My plan for the summer is to watch many documentaries and to read an equal number of books. First up, I watched Neshoba: The Price of Freedom, a documentary by Micki Dickoff and Tony Pagano about the murders of James Chaney, Andrew Goodman and Michael Schwerner. While the film documents what happened to these civil rights workers, and the broader struggle for civil rights in Mississippi, it is very much a story of the families of these three men. It brings to life how their murders and the failure to secure justice on their behalf impacted family, friends, and the community at large (society as a whole). Pushing the discussion beyond their place as icons and symbols, the film depicts them as sons, fathers, husbands, and brothers, giving voice to pain and suffering endured by their families. Like Spike Lee’s Four Little Girls, the film challenges those who depict the civil rights movement as so far removed from our current moment, illustrating how the violence and injustice that took place during the 1960s continues to impact families and communities, elucidating how this history remains with us.
The film doesn’t merely focus on their murders and the civil rights movement, highlighting the struggle for justice. While at times the film focuses too much attention on the trial of Edgar Ray Killen, who was found guilty of three counts of manslaughter in 2005 41 years after these three civil rights workers went missing, the emphasis here is important because it shows how the fight for justice was a fight for accountability, justice and racial reconciliation.
Beyond this, the film makes two really important points. (1) The civil rights movement was immensely violent. Even as civil rights activists engaged in nonviolence, resisting Jim Crow through passive resistance, the movement itself was extremely violent. Civil rights workers and those African Americans living under American Apartheid faced violence each and every day. The film, in this regard, highlights the ways in which the civil rights movement engaged in “unviolence” (a term Charles Payne uses that he attributes to SNCC activist Worth Long), in that in the face intimidation, economic reprisals, physical abuse, torture, terror, sexual violence, and murder, “the movement” (those freedom fighters) choose not to respond in kind, to engage in self-defense, but to unviolent resist. Neshoba reminds us about the violence endured and how that impacted lives.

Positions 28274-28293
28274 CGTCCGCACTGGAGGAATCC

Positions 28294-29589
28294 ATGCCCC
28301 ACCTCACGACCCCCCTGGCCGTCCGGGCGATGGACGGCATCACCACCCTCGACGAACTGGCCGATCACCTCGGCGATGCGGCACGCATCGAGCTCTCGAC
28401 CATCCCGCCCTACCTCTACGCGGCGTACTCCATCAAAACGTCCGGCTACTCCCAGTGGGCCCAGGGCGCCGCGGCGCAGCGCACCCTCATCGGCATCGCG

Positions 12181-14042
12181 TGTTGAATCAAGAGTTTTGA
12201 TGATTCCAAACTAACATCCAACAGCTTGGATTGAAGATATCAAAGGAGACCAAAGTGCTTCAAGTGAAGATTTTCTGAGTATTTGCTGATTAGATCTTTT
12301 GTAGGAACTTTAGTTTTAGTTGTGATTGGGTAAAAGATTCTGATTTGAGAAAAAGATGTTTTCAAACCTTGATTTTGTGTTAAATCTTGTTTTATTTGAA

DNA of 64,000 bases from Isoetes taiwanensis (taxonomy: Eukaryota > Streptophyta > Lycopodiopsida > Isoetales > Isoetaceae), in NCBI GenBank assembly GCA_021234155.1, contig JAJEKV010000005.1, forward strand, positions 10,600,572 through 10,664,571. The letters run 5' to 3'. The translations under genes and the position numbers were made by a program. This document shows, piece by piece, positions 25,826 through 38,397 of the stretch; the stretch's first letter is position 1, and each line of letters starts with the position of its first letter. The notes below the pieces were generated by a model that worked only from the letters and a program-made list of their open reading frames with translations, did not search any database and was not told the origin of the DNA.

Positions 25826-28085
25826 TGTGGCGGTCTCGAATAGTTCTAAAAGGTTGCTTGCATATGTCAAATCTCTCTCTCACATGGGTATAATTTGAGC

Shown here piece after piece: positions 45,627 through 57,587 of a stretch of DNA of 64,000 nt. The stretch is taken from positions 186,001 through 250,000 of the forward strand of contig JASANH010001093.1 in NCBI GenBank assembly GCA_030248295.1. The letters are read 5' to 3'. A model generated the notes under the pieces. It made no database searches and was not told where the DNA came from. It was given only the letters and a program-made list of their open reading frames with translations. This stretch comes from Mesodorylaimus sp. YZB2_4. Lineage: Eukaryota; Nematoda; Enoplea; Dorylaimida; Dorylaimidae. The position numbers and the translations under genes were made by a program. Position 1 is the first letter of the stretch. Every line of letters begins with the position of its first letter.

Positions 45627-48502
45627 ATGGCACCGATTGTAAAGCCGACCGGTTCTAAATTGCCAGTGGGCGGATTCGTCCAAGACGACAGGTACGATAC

(2) The film successfully highlights how race and racism impacted the societal reaction to these murders. In the film, Rita Bender notes that media spotlight (and now historical focus) forced people to think “Whose son matter’s more.” The film makes clear that national attention about James Chaney and his violent death came about because he died alongside of Michael Schwerner and Andrew Goodman. The fact that as authorities dragged the Mississippi River in search of the three civil rights workers only to discover 9 bodies lead many blacks to ask, “Who are these people,” and “where was the search parties, national attention, and overall concern about their well-being when they went missing.” Looking at this historically, whether the murder of these civil rights workers, or the violence experienced by the Freedom Riders, we see white supremacy in action: violence carried out in the name of white supremacy but also in the value placed upon a white life over that of African Americans. The historical illustration here got me thinking about how often a black life (or that of a person of color) is devalued. We can see in the lack of media attention and national discourse concerning the noose at Santa Monica High School or the brutality experienced by Jordan Miles. In the war on drugs or in differential media coverage about the abduction of white women and women of color we see how race impacts narratives. We see whose life matters, whose humanity is highlighted, and whose experience is given public consideration, public concern, public outrage, public sympathy, and societal action. While Neshoba brings to light the historic atrocity involving the civil rights movement, it powerfully documents the ways in which racism affords and denies humanity along racial lines not only in the past but also in our present moment. We see not just the legacy of racism but its continued grip on society.